Has the #MeToo movement influenced this survey?
Pitts: It’s definitely had an impact on the way that I'm thinking about the survey, though I don't think it's had an impact on the questions that we're asking. Personally, I think that the unfortunate thing about the #MeToo movement is that we've been talking about isolated stories and isolated bad actors when the conversation we should be having is about deeper culture and assumptions. What we wanted to do in this survey is to make sure that architecture is a place that feels comfortable for everyone to work.

Describe the rigor of ensuring the survey’s integrity in terms of achieving a representative sample and preserving anonymity.
Nicholson: Broadening the body of people that we reach has probably the greatest effect. We have been intentional about reaching out to architectural graduates though large professional organizations. You won’t be able to find a survey link on social media, but you may receive the survey link through email through the AIA or through your school’s alumni outreach, so we know that we're getting verified architecture graduates.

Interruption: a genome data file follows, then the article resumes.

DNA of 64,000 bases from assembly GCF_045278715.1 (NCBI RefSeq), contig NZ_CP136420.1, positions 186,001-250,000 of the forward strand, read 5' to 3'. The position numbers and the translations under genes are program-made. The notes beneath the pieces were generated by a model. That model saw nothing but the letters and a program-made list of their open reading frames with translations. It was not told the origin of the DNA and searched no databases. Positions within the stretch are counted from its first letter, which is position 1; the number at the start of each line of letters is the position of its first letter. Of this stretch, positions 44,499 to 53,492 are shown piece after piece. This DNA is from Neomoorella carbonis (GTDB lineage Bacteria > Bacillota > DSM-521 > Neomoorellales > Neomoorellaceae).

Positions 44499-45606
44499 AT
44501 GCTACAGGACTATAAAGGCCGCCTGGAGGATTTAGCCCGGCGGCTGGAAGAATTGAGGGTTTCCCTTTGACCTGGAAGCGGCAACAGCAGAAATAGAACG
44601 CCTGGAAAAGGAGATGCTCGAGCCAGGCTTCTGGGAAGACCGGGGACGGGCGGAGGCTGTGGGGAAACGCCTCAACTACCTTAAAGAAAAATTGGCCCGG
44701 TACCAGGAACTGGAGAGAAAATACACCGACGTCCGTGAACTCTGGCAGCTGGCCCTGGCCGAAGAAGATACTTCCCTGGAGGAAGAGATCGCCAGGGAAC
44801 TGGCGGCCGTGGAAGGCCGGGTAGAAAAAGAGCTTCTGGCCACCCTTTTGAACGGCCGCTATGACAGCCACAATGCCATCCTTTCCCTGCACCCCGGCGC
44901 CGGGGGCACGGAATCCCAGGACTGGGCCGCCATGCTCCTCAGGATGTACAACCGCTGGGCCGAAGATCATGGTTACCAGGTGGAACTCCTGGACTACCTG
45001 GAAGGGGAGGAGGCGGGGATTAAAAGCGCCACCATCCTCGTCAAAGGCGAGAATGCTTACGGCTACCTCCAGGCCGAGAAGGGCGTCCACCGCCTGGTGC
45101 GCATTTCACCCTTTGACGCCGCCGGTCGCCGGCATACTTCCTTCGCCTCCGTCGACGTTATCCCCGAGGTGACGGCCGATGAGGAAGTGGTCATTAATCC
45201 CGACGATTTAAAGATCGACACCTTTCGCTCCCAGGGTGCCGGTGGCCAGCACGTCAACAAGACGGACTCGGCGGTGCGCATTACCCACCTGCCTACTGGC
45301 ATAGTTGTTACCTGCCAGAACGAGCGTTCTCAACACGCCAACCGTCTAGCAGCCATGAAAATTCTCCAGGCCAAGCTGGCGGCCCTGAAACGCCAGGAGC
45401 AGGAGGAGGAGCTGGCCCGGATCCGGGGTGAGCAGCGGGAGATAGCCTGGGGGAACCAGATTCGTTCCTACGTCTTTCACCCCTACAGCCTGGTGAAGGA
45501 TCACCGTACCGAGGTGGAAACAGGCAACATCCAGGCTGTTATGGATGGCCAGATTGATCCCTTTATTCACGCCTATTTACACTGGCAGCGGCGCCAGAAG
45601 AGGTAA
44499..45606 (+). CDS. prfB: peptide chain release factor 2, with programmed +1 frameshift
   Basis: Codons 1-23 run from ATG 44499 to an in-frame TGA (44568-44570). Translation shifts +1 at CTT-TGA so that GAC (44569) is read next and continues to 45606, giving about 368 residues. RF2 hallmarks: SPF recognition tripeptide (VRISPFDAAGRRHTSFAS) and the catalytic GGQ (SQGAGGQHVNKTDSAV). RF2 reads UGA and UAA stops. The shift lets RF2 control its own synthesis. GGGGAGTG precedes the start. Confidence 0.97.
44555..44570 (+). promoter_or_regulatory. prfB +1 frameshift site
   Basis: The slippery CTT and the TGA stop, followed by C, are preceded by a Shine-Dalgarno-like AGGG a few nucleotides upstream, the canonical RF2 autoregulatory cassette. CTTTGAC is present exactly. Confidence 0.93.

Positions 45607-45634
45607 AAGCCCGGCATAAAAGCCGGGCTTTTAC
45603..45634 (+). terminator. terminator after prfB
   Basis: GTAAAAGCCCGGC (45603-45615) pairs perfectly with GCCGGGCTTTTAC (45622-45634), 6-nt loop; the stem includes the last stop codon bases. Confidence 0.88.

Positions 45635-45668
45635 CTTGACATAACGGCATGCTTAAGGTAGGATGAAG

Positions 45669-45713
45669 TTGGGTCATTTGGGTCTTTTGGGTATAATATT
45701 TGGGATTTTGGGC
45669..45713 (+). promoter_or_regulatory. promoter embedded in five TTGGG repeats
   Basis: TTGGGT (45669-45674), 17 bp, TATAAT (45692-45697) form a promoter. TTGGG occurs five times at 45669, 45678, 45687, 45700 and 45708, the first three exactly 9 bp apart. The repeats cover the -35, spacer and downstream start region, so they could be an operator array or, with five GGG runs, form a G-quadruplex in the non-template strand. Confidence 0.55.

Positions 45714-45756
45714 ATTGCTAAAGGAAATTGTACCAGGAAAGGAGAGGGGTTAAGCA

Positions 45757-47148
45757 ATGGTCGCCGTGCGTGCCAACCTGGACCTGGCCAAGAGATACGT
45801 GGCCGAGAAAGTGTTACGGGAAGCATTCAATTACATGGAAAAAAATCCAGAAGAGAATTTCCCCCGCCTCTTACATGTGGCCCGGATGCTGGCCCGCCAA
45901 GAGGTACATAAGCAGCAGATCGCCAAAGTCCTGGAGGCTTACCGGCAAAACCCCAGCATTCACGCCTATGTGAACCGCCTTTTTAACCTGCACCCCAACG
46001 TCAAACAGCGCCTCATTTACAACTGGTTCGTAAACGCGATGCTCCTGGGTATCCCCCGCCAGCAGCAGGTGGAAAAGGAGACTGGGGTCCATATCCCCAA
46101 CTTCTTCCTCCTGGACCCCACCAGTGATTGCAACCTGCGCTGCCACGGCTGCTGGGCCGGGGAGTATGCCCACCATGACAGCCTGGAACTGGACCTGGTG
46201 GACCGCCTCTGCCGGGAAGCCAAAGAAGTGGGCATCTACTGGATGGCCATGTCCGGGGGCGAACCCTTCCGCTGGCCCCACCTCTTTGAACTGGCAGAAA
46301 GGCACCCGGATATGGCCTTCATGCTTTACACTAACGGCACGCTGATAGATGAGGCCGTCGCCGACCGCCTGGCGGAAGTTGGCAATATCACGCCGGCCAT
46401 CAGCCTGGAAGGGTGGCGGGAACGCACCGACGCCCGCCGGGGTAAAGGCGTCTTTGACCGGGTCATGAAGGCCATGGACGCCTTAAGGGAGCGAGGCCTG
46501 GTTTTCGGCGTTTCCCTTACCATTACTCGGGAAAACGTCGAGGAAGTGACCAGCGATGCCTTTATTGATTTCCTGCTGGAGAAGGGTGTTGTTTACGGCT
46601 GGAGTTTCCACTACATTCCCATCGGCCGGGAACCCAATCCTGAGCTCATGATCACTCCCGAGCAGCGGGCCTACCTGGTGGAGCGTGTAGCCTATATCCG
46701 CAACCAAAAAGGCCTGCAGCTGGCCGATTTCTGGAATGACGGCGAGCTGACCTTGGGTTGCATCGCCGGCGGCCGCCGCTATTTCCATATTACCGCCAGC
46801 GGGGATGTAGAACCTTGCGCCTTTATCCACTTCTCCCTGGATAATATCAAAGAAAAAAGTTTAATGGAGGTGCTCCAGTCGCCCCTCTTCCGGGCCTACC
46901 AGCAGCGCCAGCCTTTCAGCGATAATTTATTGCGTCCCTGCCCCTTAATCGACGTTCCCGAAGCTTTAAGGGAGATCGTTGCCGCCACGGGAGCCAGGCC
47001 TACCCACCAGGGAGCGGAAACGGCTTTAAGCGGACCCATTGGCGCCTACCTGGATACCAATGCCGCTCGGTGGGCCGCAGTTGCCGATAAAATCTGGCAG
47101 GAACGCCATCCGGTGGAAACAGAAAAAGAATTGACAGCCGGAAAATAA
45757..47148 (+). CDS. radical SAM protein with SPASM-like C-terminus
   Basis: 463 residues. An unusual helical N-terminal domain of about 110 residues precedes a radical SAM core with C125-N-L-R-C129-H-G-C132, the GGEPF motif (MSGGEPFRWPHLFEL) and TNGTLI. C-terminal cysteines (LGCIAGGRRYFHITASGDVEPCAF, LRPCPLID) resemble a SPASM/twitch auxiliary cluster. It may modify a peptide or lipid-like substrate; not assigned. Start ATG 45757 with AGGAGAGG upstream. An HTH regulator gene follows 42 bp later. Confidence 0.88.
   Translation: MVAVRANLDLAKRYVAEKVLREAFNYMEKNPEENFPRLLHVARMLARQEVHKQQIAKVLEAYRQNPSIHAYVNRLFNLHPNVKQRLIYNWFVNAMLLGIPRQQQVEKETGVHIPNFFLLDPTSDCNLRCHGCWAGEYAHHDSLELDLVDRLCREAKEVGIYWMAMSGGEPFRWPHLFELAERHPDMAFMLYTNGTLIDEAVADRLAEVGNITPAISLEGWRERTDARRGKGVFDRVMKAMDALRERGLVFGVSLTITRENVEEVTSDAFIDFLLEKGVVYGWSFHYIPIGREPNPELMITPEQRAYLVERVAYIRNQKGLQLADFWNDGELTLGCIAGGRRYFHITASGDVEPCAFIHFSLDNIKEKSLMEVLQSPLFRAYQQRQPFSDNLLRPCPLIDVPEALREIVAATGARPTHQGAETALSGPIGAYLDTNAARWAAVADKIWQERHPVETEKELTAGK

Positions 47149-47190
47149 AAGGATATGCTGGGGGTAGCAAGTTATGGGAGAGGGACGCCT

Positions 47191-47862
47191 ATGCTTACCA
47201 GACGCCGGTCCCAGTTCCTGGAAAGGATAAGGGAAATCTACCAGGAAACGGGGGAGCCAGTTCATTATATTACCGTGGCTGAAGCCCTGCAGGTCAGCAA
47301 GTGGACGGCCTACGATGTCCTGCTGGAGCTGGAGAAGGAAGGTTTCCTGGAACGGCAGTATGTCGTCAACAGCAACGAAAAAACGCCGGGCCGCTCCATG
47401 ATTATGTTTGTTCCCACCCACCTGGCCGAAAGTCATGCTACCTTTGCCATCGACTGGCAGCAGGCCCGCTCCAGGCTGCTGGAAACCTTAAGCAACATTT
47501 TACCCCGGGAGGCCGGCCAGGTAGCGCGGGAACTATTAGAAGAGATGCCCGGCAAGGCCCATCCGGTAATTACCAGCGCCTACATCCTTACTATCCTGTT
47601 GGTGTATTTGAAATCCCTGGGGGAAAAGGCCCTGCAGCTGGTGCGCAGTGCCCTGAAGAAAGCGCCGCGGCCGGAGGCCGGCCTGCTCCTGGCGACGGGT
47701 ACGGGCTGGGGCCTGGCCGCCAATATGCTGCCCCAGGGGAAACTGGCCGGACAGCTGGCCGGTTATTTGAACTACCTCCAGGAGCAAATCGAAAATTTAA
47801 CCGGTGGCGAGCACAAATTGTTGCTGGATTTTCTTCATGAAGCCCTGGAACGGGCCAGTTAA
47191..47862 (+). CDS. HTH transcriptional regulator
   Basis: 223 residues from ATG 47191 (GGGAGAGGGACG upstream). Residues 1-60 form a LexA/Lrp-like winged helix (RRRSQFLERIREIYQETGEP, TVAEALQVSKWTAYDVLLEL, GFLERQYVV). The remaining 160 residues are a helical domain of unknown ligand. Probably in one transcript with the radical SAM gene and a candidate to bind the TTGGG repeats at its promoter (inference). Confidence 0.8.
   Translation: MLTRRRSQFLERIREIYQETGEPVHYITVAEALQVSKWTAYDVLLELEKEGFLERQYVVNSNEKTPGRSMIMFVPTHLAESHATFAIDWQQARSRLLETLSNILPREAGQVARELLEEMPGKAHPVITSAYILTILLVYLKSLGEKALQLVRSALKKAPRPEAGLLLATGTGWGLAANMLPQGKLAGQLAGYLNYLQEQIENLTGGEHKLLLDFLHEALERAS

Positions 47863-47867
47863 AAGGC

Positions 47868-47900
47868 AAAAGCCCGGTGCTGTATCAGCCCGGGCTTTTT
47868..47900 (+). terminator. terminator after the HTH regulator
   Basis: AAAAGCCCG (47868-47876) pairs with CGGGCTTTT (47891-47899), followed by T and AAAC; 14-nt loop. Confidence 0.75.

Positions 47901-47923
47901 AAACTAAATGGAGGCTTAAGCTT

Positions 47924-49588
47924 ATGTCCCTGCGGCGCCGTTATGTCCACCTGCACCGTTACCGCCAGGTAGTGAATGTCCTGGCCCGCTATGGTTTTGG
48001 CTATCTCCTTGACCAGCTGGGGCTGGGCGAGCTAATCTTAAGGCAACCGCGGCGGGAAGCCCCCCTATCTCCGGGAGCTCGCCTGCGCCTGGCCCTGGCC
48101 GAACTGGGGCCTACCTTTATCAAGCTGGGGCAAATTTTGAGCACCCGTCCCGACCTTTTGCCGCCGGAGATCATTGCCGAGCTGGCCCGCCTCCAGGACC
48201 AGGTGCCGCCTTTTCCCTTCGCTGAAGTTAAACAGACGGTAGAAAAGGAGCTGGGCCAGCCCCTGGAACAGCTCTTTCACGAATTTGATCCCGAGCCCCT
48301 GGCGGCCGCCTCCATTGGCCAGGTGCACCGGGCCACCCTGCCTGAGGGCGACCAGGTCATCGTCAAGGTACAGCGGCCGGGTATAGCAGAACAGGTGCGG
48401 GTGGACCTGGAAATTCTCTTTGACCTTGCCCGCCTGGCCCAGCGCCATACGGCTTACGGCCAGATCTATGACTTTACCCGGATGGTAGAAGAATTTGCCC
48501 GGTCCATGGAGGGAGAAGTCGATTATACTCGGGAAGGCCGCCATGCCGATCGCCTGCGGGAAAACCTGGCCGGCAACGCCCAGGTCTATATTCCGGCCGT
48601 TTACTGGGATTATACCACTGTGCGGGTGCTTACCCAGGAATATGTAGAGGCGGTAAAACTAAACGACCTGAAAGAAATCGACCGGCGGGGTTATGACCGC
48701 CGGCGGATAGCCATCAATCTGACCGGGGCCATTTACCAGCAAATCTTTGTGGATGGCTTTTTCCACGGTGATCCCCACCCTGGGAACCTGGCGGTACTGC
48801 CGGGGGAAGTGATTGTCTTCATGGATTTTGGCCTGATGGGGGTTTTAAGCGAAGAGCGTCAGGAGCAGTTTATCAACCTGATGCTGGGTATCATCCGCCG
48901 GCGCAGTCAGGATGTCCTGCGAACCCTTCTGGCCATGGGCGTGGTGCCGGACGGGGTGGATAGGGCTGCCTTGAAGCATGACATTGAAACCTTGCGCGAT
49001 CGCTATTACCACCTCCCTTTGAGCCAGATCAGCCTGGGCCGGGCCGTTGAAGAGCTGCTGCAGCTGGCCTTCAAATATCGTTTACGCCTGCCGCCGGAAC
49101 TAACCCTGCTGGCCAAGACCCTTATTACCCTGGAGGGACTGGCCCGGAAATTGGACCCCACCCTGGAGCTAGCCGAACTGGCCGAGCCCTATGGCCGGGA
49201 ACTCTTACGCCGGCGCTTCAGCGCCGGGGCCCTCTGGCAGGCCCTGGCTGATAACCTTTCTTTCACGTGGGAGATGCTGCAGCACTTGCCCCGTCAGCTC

Pitts: The only place where people will be asked to provide identifying information is at the end of the survey so you can be contacted for follow-up. But the information gets stripped [from the responses]; it is only seen by our professional research group and is never visible to anyone in the industry. We want to establish a balance between the rigor [of who is taking the survey] and the ability for respondents to be frank.

Average salary by firm size
Atelier Cho Thompson courtesy AIA San Francisco Equity by Design Committee Average salary by firm size, according to responses from the 2016 Equity in Architecture survey

How long will the survey take?
Pitts: It will be different for every person because the survey tracks are based on each individual’s circumstances [and responses]. The longest track of the survey will take a respondent 20 to 25 minutes, but for many people, it will be shorter than that.